DE FACTO SUSPENSION OF THE RIGHT TO SEEK ASYLUM AND REFUGE

The virtual talk will center around the extremely vulnerable situation of asylum seekers and refugees in various contexts in the Americas, before and during the pandemic. Given the current economic crises and the undeniable collapse of regional systems of social protection, we will talk about the most pressing state challenges to responding with their obligations in guaranteeing the right to international protection. The cases within Canada, the United States, Mexico, Ecuador, Peru, Chile and Brazil will be analyzed.

In the past decade, the number of asylum seekers and refugees in the Americas has had a notable increase. The region has been a receptacle for people driven out by violence in their home countries in Asia, the Middle East, and Africa. Within the continent, national violence has not ceased. Colombia continues to suffer from the effects of the historic armed conflict. The violence of organized crime and urban gangs persists in Guatemala, Honduras, and El Salvador. In Mexico, the war on drugs and the violence of organized crime have not ceased. Furthermore, in the past four years, poverty in Venezuela, combined with its complex political conflict, has expelled more than 4 million Venezuelans, including asylum seekers. Thus, the vast majority of countries in the continent have implemented direct actions to attend to Venezuelans in the need of international protection.

State responses have been dissimilar, limited and reduced, and above all, they have not sought to extend the right to asylum and refuge for the majority of applicants. Before the pandemic, there were already budget cuts, reversals, delays and contradictions in the mapped areas. This also includes the implementation of deliberate policies which sought reduce the number of recognitions or to transfer that process to third countries, putting universal human right at risk. Before the pandemic, countries that received the majority of asylum seekers and refugees such as Canada, the United States, Mexico, Ecuador, Peru, Chile, Brazil, imposed restrictions on the application, directly affecting the lives of adult women and men, but also children and adolescents in need of international protection. The pandemic has worsened their vulnerability, exposing them to major risks. The temporal closure of borders in all country of the continent, as a measure to contain the COVID-19 has resulted in a de facto impediment to the exercise of the right to refuge and asylum in many of the mapped national spaces. As state responsible bodies have temporarily suspended their activities or moved to remote work, the resolution of asylum cases in process and the reception of new applications for asylum and refuge have also been suspended. As a result, there has been significant impact on individual applicants and families with children and adolescents, particularly Central Americans, Mexicans, Colombians, Venezuelans, Haitians and extra-continentals in diverse national spaces, who have been confined into a prolongated waiting time and a legal limbo that only exacerbates their previous conditions of vulnerability, socio-economic precarity,  and exposure to life risks.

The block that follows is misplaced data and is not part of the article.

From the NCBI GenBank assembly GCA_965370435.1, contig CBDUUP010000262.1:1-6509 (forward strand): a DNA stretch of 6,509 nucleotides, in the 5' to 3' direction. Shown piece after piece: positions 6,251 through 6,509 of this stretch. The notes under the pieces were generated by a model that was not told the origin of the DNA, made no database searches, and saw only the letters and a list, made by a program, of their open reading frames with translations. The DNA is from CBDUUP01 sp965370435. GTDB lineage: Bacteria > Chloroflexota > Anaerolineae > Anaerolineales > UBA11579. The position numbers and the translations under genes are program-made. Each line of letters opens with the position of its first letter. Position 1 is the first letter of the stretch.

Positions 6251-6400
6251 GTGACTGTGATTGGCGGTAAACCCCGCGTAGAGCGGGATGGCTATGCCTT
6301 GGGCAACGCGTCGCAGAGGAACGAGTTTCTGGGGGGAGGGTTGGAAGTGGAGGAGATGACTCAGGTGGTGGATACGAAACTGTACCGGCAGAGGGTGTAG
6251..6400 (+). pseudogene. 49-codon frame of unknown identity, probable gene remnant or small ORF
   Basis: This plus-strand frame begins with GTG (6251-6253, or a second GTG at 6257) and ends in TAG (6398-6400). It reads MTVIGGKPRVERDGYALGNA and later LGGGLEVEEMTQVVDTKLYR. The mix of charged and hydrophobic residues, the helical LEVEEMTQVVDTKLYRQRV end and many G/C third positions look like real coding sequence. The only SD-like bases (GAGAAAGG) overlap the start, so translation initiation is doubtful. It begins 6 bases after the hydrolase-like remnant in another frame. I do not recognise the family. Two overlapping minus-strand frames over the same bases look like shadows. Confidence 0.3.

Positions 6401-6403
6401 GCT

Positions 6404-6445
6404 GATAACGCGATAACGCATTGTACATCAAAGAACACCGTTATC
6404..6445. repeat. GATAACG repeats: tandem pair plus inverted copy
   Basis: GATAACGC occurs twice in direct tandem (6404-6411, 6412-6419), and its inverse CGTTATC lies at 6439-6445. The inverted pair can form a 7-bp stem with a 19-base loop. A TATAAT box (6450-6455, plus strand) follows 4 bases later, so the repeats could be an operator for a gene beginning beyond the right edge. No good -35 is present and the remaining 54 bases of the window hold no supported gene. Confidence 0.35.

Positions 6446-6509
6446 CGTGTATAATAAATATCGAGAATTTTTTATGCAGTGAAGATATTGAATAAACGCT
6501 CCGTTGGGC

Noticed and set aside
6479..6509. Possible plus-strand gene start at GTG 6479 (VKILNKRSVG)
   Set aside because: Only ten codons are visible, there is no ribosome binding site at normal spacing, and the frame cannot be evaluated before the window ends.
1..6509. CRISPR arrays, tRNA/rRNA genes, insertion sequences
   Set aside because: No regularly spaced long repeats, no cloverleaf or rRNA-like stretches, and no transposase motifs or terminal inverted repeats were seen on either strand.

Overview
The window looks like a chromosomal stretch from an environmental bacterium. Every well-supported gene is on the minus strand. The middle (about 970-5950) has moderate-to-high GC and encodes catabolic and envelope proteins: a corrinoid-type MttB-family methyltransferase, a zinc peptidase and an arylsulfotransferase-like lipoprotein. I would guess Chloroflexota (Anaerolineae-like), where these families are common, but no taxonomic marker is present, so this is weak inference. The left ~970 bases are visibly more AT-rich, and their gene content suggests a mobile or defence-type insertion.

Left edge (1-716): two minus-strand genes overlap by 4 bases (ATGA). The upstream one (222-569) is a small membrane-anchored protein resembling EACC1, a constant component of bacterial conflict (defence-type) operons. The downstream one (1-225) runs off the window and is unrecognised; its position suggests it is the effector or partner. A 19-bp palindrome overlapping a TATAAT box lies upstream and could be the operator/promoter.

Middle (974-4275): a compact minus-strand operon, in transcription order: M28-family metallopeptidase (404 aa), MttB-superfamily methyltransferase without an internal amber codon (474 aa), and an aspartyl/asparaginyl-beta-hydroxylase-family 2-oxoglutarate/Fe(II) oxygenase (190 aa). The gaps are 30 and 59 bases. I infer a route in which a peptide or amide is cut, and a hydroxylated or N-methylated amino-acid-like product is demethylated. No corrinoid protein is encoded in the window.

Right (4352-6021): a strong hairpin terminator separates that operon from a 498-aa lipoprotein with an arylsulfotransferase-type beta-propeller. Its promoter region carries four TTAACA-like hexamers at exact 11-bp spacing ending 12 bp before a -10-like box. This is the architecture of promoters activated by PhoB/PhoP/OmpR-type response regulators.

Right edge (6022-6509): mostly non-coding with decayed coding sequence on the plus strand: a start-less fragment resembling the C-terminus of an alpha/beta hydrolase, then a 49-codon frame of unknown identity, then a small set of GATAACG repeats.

In mid-March 2020, nearly every country on the continent declared a health emergency. These countries closed their borders and adopted a series of exceptional measures, arguing that forced immobility as a  solution to contain the virus. Following the shutdown of borders,  more than 30 researchers from the Americas, interested in analyzing the migratory question politically, organized virtually and began to consider the particular situation of millions of migrants, women, men, children and adolescents, from the continent and/or from other latitudes, all of whom are mobile and in transit.

Original Concept: Soledad Álvarez Velasco, University of Houston

General Coordination:Soledad Álvarez Velasco, University of Houston & Ulla D. Berg, Rutgers University

Research, Systematization and Development of Contents: Soledad Álvarez Velasco, University of Houston;  Ulla D. Berg, Rutgers University; Lucía Pérez-Martínez, FLACSO-Ecuador; Mónica Salmon, New School for Social Research; Sebastián León,  Rutgers University.

Coordination polyphonic map: Iréri Ceja Cárdenas: Museo Nacional/ Universidad Federal de Rio de Janeiro

Project Advisor: Nicholas De Genova, Universidad of Houston.

 

Translation team Spanish - English: 

Soledad Álvarez Velasco, Mónica Salmón, Ulla Berg, Luin Goldring, Tanya Basok, Ingrid Carlson, Gabrielle Cabrera.

Translation team Spanish - Portuguese: 

Iréri Ceja, Gustavo Dias, Gislene Santos, Elisa Colares, Handerson Joseph, Caio Fernandes, María Villarreal.

Website Design and Development:  ACHU! Studio; Francisco Hurtado Caicedo, Social Observatory of Ecuador

Photography: David Gustafsson y Cynthia Briones.

Video: David Gustafsson.

Some of the researchers of this project are members of these CLACSO Working Groups

English translation and proofreading by Gabrielle Cabrera, Rutgers University.

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